‘I lost my car keys. Will it be easy to get a replacement?’ [Newbie Guide]

Updated Jun 08, 2021 | Same topic: Beginner's Guide

Losing access to your car can come with a steep price.

Despite our best efforts and intentions, some things we hold dear are bound to escape our grasp and be forever lost. All we’ll be left with are memories of happier days, while we rue our carelessness and wonder if we could have done better.

Car keys

Few things can be stressful to misplace or lose than car keys

Yes, this applies to a car key as well. It’s that single most important piece of hardware that puts you in a car’s good graces, allowing you to find out just how far you can go. Without it, your prized possession becomes cold and silent, both unable and unwilling to move an inch with you anywhere.

Something as small yet vital as a car key can easily go missing over things like absent-mindedness or an emergency. When it does, the stress can be overwhelming, especially if you lose it on a day when the car is parked in a public place.

Car thief

You might be forced to do this to your very own car (and attract unwanted attention in the process)

Older cars used a basic physical key for both entry and ignition, eventually supplanted by keys with built-in transponders. Newer models already come with more sophisticated means of access, and these often work without having to bring out the actual key from your bag or pocket.

Brand-new cars typically come with two sets of keys when they roll out of the dealership, a redundancy that anticipates the owner losing one of them within the car’s lifetime. If it’s a basic key that was lost, it’s as simple as paying a key maker or locksmith Php 150 to duplicate the spare. Alternately, the manufacturer may also have records of your car’s specifications, including the keys, and they can provide you with a copy for a fee of Php 600.

Subaru car keys

Carmakers typically provide duplicate keys with every new car purchase

Transponder keys are a little trickier to reproduce, apart from being more expensive (between Php 6,000 and Php 12,000). Some of them come with the key already integrated into the fob, while others are separate units. If it’s the latter, having them replaced will entail separate charges for the key and fob, especially since the copy will need to be programmed to the particular vehicle’s alarm system.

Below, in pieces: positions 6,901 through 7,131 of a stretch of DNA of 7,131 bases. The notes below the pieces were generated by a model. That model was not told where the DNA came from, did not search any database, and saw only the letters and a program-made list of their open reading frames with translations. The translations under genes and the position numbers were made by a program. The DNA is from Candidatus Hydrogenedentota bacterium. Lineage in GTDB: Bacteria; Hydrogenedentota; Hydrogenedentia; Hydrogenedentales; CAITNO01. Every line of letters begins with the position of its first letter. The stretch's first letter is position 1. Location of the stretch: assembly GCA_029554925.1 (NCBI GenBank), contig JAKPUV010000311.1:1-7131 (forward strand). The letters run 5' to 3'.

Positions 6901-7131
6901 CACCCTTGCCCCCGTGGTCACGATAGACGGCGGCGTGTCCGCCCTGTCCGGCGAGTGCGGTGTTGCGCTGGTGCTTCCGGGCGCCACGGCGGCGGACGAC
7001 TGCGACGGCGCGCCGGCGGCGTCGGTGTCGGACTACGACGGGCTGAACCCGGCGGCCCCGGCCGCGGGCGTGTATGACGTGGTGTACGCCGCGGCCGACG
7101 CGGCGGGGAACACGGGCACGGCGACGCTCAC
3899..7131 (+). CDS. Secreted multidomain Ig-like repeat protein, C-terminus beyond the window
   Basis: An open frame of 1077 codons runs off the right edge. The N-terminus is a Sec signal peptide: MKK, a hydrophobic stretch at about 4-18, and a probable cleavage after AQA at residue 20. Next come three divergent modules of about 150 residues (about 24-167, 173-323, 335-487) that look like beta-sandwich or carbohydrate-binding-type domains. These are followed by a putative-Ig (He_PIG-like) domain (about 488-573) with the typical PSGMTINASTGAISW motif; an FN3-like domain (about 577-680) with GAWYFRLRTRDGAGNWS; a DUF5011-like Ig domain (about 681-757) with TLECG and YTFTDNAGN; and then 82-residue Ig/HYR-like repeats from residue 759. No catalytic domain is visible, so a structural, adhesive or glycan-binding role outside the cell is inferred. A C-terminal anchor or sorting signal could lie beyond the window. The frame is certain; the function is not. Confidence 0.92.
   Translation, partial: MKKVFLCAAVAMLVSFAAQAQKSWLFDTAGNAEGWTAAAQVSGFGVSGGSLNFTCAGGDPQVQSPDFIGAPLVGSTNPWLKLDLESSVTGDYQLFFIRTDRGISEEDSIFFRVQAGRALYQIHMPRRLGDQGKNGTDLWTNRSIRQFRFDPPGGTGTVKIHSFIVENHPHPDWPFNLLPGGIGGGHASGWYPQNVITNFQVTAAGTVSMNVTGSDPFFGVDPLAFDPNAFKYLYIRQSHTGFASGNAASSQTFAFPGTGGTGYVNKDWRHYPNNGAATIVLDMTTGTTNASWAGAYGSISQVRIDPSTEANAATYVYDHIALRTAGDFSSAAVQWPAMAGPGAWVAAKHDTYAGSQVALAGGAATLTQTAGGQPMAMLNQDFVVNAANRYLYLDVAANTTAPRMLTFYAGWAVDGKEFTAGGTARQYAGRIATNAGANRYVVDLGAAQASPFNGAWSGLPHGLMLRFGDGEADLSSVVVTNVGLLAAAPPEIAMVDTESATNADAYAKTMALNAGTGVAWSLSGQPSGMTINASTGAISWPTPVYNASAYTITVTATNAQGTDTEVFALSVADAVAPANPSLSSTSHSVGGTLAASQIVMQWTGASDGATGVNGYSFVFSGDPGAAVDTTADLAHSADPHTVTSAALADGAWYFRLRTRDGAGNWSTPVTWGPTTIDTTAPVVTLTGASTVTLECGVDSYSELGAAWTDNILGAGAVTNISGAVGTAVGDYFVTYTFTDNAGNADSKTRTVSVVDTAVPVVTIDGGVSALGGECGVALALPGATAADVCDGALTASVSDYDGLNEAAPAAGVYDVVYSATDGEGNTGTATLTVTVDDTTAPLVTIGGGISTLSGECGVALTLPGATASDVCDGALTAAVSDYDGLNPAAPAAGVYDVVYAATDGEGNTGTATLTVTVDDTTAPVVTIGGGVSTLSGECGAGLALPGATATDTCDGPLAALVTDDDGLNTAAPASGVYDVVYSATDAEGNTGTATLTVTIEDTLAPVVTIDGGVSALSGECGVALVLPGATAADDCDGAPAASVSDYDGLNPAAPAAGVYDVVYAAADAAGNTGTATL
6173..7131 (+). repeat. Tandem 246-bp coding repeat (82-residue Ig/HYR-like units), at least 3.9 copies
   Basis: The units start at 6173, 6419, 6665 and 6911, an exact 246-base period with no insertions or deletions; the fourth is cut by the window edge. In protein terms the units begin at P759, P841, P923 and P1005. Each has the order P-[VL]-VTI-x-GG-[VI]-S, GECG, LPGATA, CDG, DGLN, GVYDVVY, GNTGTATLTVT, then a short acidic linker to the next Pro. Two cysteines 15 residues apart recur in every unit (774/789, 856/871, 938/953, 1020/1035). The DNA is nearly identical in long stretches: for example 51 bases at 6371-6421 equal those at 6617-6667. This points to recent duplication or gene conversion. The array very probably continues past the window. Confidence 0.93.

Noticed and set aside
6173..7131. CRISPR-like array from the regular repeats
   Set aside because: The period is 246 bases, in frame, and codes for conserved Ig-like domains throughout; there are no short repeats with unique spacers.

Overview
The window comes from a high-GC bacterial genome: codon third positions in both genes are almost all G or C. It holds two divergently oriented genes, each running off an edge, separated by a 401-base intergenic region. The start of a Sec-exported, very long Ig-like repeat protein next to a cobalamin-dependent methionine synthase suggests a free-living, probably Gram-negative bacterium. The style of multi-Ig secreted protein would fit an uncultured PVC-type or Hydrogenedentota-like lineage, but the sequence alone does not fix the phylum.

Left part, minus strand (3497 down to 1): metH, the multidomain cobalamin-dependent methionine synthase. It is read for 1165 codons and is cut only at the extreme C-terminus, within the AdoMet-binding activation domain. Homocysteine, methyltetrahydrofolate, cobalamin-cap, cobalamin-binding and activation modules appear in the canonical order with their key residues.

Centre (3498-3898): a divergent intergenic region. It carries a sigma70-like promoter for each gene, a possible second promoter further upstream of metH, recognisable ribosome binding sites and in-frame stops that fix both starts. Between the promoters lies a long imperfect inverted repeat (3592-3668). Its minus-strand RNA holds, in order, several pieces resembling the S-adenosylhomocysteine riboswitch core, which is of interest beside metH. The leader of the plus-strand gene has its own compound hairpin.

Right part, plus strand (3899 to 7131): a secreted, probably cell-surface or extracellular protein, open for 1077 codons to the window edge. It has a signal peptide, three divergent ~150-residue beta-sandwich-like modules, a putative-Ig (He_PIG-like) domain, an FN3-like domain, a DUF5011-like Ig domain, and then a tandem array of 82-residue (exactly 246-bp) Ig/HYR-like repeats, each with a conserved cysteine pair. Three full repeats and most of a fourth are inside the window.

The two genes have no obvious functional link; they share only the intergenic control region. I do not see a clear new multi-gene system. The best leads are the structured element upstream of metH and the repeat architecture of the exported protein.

Smart fob with physical key

Smart key fobs often include a physical key as backup

Smart keys are among the most difficult and costly to replace. They come with a physical key that’s only used for manually locking and unlocking the doors in an emergency. Everything else, including starting the car, is handled by the key fob’s electronics which are uniquely coded to the vehicle. This can only be replaced by the manufacturer, and programming the copy is even more expensive (upwards of Php 20,000) since it uses rolling codes for security.

The best way to avoid spending more than necessary on your car keys? Always keep them secure, whether on your person or in a bag.

Find more tips for beginner car owners at Philkotse.com.

Joseph Paolo Estabillo

Joseph Paolo Estabillo

Author

Joseph has been a member of various car clubs since he got his driver's license in 2004 – old enough to remember riding in taxicabs with analog meters, but his fascination with cars goes way back. After nearly two decades of working in broadcast media, he shifted gears by coming on board as Philkotse’s first Filipino member and staff writer in 2017.

Apart from his role in Philkotse as Content Team Lead, Joseph has written episodes for Drive, which has been airing on CNN Philippines for five seasons running. He has also delivered content for various car dealerships based in the U.S., spanning multiple brands such as Alfa Romeo, Maserati, Jeep, Dodge, among others.

Keeping his hopes high and his revs low, he dreams about owning a Kei car when he retires. Hates slow parkers.

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